Businesses and consumers in the West Midlands could be in for a tough time as oil prices hit a record high yesterday, pushing up costs for industry.
Oil prices rose to $105 a barrel because of a weak dollar, a drop in supply in the US and trouble in oil-producing South American countries.
And the £16 billion haulage industry in the West Midlands could be one of the worst-affected victims of the price rises, with the sector facing more pressure than at any time in its history.
Industry leaders are now calling on Chancellor Alistair Darling to give business a break by dropping plans to put more tax on petrol in next week's Budget.
Mike Cherry, the West Midlands policy unit chairman for the Federation of Small Businesses, said pump prices had already escalated dramatically in the last few weeks.
"We will be urging the Chancellor to scrap the tax rise. Petrol prices are already having a significant effect on our members because of increased costs that are difficult to pass on.
"And now with the price rises he will be making that money back in VAT anyway. But given the Government's funding black hole I'm not confident there will be a change."
The difficult economic climate means it is hard for companies to pass on increased fuel prices to customers, who will already be feeling the pinch over fuel prices themselves.
And even if companies can pass on the cost, it would contribute to increasing inflation - which the Government had pledged to take control of.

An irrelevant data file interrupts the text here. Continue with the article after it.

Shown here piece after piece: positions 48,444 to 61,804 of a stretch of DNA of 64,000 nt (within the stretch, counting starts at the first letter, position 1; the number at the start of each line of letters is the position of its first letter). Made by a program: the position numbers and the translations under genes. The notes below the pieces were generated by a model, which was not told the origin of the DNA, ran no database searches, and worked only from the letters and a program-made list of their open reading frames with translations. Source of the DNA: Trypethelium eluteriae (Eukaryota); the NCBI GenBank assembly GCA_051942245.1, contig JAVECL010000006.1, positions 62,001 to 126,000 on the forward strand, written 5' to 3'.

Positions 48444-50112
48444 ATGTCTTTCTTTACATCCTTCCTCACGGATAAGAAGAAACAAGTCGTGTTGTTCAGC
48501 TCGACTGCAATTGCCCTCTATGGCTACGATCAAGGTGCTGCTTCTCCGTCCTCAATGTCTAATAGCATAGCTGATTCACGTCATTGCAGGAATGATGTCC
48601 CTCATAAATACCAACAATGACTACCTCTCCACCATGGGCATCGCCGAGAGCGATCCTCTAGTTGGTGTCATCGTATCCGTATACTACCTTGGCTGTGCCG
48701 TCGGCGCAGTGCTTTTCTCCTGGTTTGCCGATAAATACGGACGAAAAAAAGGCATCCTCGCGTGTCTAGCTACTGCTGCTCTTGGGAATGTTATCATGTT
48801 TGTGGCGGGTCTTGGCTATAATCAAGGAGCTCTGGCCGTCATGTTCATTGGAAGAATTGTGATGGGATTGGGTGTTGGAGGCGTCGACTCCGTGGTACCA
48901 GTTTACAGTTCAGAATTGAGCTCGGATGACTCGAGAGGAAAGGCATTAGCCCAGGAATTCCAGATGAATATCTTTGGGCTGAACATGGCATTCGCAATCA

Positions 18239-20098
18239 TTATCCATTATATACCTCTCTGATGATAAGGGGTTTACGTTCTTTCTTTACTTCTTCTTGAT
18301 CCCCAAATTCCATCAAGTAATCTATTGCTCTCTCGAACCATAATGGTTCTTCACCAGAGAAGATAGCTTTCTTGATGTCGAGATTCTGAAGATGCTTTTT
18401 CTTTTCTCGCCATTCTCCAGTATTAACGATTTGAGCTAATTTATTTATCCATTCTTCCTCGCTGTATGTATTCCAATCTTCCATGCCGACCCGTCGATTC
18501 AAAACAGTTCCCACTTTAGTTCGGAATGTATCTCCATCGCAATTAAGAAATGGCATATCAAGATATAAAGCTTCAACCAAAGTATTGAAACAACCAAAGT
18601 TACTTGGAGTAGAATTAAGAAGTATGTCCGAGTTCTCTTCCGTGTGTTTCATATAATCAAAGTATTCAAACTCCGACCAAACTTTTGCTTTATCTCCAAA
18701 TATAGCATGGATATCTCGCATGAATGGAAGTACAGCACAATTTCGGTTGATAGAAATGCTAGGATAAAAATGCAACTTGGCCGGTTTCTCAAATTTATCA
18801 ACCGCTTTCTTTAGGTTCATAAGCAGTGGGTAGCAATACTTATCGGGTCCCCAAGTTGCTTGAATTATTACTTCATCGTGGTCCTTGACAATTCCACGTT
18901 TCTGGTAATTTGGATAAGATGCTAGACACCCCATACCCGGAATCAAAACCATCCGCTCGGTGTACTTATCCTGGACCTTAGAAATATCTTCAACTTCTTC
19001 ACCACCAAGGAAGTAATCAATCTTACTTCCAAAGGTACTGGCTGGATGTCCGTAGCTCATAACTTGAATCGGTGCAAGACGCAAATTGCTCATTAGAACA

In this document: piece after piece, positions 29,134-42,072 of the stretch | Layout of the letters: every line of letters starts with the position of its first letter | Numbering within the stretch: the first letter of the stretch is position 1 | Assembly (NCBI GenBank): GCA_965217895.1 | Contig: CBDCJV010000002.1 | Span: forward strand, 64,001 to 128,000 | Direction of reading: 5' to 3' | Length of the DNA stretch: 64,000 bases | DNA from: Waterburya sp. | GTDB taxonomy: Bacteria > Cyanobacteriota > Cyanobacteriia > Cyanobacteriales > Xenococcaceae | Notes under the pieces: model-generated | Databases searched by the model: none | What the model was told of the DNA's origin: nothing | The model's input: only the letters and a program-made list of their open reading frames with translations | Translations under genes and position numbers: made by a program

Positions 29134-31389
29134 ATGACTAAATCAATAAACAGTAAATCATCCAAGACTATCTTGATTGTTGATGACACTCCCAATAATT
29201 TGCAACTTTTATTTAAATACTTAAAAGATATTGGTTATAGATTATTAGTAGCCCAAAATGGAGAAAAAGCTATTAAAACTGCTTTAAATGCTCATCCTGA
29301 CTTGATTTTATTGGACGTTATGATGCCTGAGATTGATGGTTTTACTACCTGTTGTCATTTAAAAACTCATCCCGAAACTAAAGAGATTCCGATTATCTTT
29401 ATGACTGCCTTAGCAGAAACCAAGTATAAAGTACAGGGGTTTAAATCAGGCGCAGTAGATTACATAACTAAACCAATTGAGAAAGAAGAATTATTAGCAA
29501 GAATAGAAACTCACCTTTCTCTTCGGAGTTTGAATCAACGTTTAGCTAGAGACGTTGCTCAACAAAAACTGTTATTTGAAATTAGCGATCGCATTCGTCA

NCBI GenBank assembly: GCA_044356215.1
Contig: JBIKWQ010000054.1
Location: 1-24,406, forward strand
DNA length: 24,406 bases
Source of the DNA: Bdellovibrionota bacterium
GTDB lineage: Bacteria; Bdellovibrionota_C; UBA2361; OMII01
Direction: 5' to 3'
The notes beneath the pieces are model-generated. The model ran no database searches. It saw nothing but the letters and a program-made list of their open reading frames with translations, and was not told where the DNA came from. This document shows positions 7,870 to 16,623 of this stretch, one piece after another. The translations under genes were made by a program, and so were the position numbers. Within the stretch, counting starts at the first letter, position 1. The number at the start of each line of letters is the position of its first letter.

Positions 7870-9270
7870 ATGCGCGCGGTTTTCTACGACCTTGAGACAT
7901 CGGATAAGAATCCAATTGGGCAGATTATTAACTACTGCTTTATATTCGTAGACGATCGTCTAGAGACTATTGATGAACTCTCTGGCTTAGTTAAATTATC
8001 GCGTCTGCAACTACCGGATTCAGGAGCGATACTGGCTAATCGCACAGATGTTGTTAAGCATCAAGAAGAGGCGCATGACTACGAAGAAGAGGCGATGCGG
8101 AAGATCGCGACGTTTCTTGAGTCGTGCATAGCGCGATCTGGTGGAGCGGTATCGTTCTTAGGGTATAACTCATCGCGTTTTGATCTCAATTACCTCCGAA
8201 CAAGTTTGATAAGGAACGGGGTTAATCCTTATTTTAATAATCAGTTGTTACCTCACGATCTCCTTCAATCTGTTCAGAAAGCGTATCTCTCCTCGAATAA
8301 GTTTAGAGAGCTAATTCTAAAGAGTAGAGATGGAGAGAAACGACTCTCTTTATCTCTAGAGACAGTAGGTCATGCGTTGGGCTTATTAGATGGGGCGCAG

Mike Farmer, the regional director of the Road Haulage Association, said the haulage industry in the West Midlands - worth £16 billion a year - was already hurting from high fuel prices.
And he said further tax rises would pile more pressure on the industry, making it even harder for British drivers to compete with drivers from the continent, where fuel duty is much lower.
A spokesman for Birmingham Chamber of Commerce said it was impossible to calculate the effect increasing fuel prices had on the region's economy.
But it would hurt both businesses and consumers from almost every walk of life he added.
"It's very bad news," he said. "People don't believe prices will go down afterwards. Clearly if you look at fuel prices they are going to have an impact on every part of business.
"They would have no choice but to pass on the cost to the consumer, which would mean more inflation."
The weakening dollar was blamed for oil prices soaring to a new peak of just under $106 a barrel. The new record price came after the US announced a surprise drop in supplies, and oil producing cartel Opec refused to lift production levels.
Travel firms have been particularly badly hit by fuel price increases, with planes becoming more expensive to fly, leading to knock-on costs for customers.
BA said it expects its annual fuel bill to increase by a fifth to £2.5 billion, sending share prices tumbling, despite growing revenue.
Last month it increased its fuel surcharge, adding £10 to a return long-haul flight of less than nine hours to £106.
And motorists are also being hit at the pump, with prices for consumers continuing to rise.
The AA said the average price of petrol across the UK yesterday was 105.7p, with diesel reaching 111.6p. The prices have moved up nearly 2.5p since the start of the year.
It added its voice to calls for the Chancellor to scrap the planned 2p rise in fuel duty when he delivers the Budget next week.